By Lisa B. Capp
Studies, articles, and blogs today give caregivers advice on balancing responsibility and managing stress. Whether you can hold a demanding job(s) or advance a career as a primary caregiver remains the dilemma. Nearly 44 million Americans (most working part or full time) provide regular, unpaid care for an older adult. And 10 million millennials (that's 1 in 4!) have already joined the ranks of elder caregiving. Remember elder doesn't necessarily mean old, early onset Alzheimer's can be diagnosed as early as forty.
The real question might now be: Is it up to family caregivers alone or should employers share in some of this responsibility?
In the late 1990's as a high tech consultant with global responsibility, dad passed away from complications of dementia and mom moved in to live with my husband and me. Mom was beginning to demonstrate early stage dementia symptoms, but my husband and I were initially clueless and later in complete denial as our lives flipped upside down.
My husband called from the emergency room after another of mom's falls. I stepped out of the executive meeting to speak softly so others wouldn't hear. The exchange began: "I'll get a flight back tonight. No, there's nothing you can do tonight. I feel awful you have to deal with this alone. You'll be home soon enough to take over..." And so it went, it was like a familiar tune someone carelessly hums that's now stuck in your head. I returned to the meeting feeling helpless and hopelessly distracted.
During our 18-year dementia journey, no one at work spoke out loud about the challenge of elder care. In the high tech world, women only whispered about the impact pregnancy might have on their career growth. The thought of walking into my boss's office to discuss the true time required to take my mom to doctor's appointments was inconceivable.
Can we manage the role of caregiver with a career? Or are we destined to exit the workforce in droves taking up caregiving while shortchanging our own future physically, emotionally and financially?
The good news is the workplace stigma of caring for an aging loved one is changing. The bad news is it isn't changing fast enough.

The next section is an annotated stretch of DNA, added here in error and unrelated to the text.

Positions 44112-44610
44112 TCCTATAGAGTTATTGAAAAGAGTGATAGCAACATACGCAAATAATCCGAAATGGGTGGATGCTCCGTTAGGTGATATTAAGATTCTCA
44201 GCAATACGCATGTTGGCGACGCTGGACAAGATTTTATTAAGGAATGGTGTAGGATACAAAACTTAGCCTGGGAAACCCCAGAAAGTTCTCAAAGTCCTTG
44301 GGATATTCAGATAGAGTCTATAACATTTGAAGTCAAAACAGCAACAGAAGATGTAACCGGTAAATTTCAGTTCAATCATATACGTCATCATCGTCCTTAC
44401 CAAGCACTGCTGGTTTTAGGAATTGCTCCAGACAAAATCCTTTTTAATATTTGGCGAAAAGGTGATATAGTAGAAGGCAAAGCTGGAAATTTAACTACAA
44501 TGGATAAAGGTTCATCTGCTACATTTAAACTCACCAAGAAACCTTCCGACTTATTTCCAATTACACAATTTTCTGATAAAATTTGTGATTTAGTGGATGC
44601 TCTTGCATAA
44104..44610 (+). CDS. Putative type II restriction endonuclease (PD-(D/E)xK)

In a newly released whitepaper, "Taking Care of Caregivers," Facebook highlights a cultural shift for employees with elder care responsibility by incorporating existing community resources with emerging business platforms. The big benefits are resources available in the workplace and protected under the company's HR offerings. Although unproven, the hope is you'll focus on work, openly support your caregiving responsibilities and grow your career. The motivation for this change is it's good for you and for your employer.
ReACT (Respect A Caregiver's Time) and AARP teamed up to produce "Supporting Working Caregivers: Case Studies in Promising Practices," which identifies companies trying out traditional and innovative business practices to specifically support employees with elder care responsibilities.
What if you don't work for one of these enlightened companies? What can you do while waiting for the culture to change where you work?
Four Things to Remember:
- Accept that you cannot do it all: Identify what you need to be successful in caregiving and make sure you get it. Don't devolve into the pity party beginning with, "no one else will help". Accept that your immediate or extended family may not be your primary support network. And if that's the case, move on.
- Find your tribe: Identify resources who support your caregiving responsibility. If your company doesn't offer eldercare consulting, find a service that does. There are many free services for information and support like the Alzheimer's Association 24-hour helpline (800-272-3900).
- Push aside feelings of guilt: You didn't cause this. Even on the days that your loved one's behavior suggests you are wholly and totally responsible. Understand it's the illness and not your loved one talking.
- Know you will lose patience during caregiving: Whether it's at yourself, your loved one, your job, the medical community, fate or the world you will lose patience while caring for a loved one, especially one with a brain disease. Walking a tightrope between your work, caregiving, family and your own health won't allow time to take a walk or go to the gym. Instead develop strategies that aren't time bound: tune out "in place", step away, smile and nod or excuse yourself and scream into a towel. Do what quickly disconnects you from the emotion of your most stressful situations.
Lisa B Capp is a writer, activist, and dementia caregiving survivor. She serves on the Alzheimer's Association Leadership Board Desert Southwest, is a member of the Alzheimer's Impact Movement and AlzAuthors. As a High Tech Change Consultant, Lisa worked with leaders of global business, governments, and non-profits around the globe. Her passion for building strength through the transition in her professional work is now focused on helping others find their power through the caregiving journey. For more information visit her website at www.lisabcapp.com. Connect on Twitter @lisabcapp and LinkedIn at LisaBCapp. Permission granted for use on DrLaura.com.